The project helpfully includes an Amazon Alexa integration. Search for and enable the skill in the Alexa app. Name your devices and the URLs it should contact for each of their functions–volume up, switch input, etc. The idea is that those URLs will point to the ESP, carrying detailed instructions for each IR command. Doing this across the internet (the Alexa app lives out there somewhere) means you’ll need to poke a hole in your router and get your home internet connection a reliable DNS name, perhaps by using one or another dynamic DNS service.
To this basic picture, I added a layer of indirection: rather than exposing the ESP to the internet, I expose a Raspberry Pi. That tiny computer runs a bare-bones web server, and when it receives a request at the correct URL it sends a local network request to the ESP for the projector activation command, then waits, then does the same for the stereo receiver. As it wakes, the projector triggers the motorized screen via its attached remote. When I say, “Alexa, turn on the projector,” this Rube Goldberg contraption springs to life.
This worked fine, but was not entirely satisfactory. Executing the IR sequence with appropriately emphatic repetition and pauses made for a very slow API response. Alexa would sometimes take offense at this: it exceeded her timeout thresholds and she would report an error, loudly, even though everything was usually working fine. Sunny days or stray balloons (kids love balloons) could interfere with the screen’s reception of its IR signal. And the remote connected to the projector–perched atop it, really–would occasionally run down its batteries, and it would then take me ages to realize what had gone wrong. I had previously upgraded the Pi’s SimpleHTTPServer-based script to a proper Flask/nginx installation–more on that below–but I recently took two additional steps to improve these deficiencies.
First, I wired another ESP8266 up to the projector’s remote control receiver and flashed it with Tasmota. Tasmota is similar to the IR blaster, providing a friendly web and API interface via the same low-cost wifi microcontroller. It performs a variety of functions. Instead of devoting itself solely to infrared codes, Tasmota controls the ESP’s input and output connections in various ways. These are connected to the screen module’s pinouts, which are documented in ways that are more-or-less correct (thanks to my friend Matt V for pointing these out to me). The Tasmota ESP can now control the screen without the projector’s involvement or any infrared transmission. As an added benefit, when I tell the system to turn itself off, it does so immediately rather than waiting several minutes for the projector to finish cooling down and deactivate its 12V trigger port.
Second, I did the right thing and moved the Flask web server to use a proper work queue. The long-running home theater activation tasks are dumped into a Redis-backed Celery queue, where they are picked up by a worker process and executed at its leisure. This is a lot of complexity for a modest requirement, but it allows the Flask web server to give Alexa the prompt responses she craves.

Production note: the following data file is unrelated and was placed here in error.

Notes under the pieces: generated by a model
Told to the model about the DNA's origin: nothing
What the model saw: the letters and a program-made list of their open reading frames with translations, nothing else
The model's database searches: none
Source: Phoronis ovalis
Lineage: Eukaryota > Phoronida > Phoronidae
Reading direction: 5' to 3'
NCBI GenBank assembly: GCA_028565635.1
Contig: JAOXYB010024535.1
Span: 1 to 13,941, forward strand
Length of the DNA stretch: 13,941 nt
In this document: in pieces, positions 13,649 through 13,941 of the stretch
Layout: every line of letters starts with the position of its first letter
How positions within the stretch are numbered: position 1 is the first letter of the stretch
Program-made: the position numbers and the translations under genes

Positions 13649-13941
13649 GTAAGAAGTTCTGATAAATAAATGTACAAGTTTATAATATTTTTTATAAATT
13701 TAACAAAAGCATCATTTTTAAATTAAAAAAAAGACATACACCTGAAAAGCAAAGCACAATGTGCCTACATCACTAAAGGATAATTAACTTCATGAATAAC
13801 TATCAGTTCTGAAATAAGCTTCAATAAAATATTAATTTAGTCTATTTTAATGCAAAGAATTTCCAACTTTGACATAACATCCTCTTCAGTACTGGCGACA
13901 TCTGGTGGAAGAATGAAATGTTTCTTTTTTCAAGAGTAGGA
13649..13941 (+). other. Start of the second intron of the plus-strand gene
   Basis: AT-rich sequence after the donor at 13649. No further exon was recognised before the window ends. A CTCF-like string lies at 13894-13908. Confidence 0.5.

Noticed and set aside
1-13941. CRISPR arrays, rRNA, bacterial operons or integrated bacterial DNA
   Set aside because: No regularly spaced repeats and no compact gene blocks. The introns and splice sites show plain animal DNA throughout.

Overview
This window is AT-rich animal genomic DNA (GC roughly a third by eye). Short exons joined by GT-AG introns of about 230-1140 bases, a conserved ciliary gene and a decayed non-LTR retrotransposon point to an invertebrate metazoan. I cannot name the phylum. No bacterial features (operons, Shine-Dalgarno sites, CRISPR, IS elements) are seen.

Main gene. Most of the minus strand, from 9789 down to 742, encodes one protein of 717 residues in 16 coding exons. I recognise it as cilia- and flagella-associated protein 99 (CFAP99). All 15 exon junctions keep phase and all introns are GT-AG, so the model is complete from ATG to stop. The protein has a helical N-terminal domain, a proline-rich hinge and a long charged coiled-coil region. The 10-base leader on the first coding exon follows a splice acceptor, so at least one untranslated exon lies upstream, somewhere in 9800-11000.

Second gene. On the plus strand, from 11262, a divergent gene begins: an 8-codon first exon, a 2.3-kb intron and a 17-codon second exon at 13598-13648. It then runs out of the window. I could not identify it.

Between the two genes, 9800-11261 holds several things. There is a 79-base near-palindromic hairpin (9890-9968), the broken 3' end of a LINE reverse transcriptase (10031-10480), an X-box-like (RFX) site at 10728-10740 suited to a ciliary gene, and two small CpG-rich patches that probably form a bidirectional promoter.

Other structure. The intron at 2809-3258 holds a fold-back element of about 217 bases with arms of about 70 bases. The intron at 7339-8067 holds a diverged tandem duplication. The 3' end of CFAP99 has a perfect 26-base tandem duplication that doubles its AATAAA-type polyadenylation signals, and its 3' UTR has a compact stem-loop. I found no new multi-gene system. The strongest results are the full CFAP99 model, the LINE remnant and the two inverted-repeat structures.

HomeKit is Apple’s home automation framework. It nice enough: baked into iOS devices and compatible with Apple’s notion of your family and how to share things with them. I assume it’s also relatively privacy preserving, at least compared to its competitors. But Apple’s high price point and overall technical fussiness means it’s not as well supported by low-end smart home devices.
Homebridge helps with this problem. Install it on a Raspberry Pi; search for the brands of home automation garbage you have littering your LAN. Whatever they are, someone has probably written a Homebridge plugin for them. These plugins speak whichever dialect the device (or its cloud API) insists upon, while Homebridge translates to HomeKit-ese. Suddenly, you are not at the mercy of those velvet-rope devs. An army of weird home automation dads has crested the ridge to flank your enemy!
I installed Homebridge and was soon pleased to find a wide variety of dubious LED light bulbs newly accessible in the HomeKit app. Better still: my garage door. Opening that device’s highly secured app with gloved hands had been tedious. Now I could ask Siri to do it via my wristwatch. I didn’t even have to stop pedaling the cargo bike.
But only when Siri was connected to my wifi network. Apple wants you to have a Homepod or iPad to make any of this stuff work outside of your network. Nuts to that. I added a route to that Flask server that speaks to Homebridge and tells it to open the garage door. I created a routine in the iOS Shortcuts app to probe the very-hard-to-guess URL at which this route lives (Siri knows how to activate shortcuts, too).
This is also when I made the move to Flask and nginx. When an HTTP GET request grants access to part of your home, it’s probably time to figure out how to configure TLS encryption. For those aghast at what is still, admittedly, a very replay-attack-susceptible integration: the garage door secures a parking pad that has no roof. So thieves planning a heist can either pull out Bettercap and commence tricking me into contaminating my phone’s certificate store to steal this secret URL; or they can climb on top of the neighbors’ trash bin and hop over the fence. Either will suffice.
What is the fulcrum about which a father’s life revolves? What is the axis of that eternal paternal orrery? It will vary by the man, by the age. The plow, the forge, the agora. The washing machine. For me: the dishwasher. I submit to you that the humble MQTT server belongs on this list.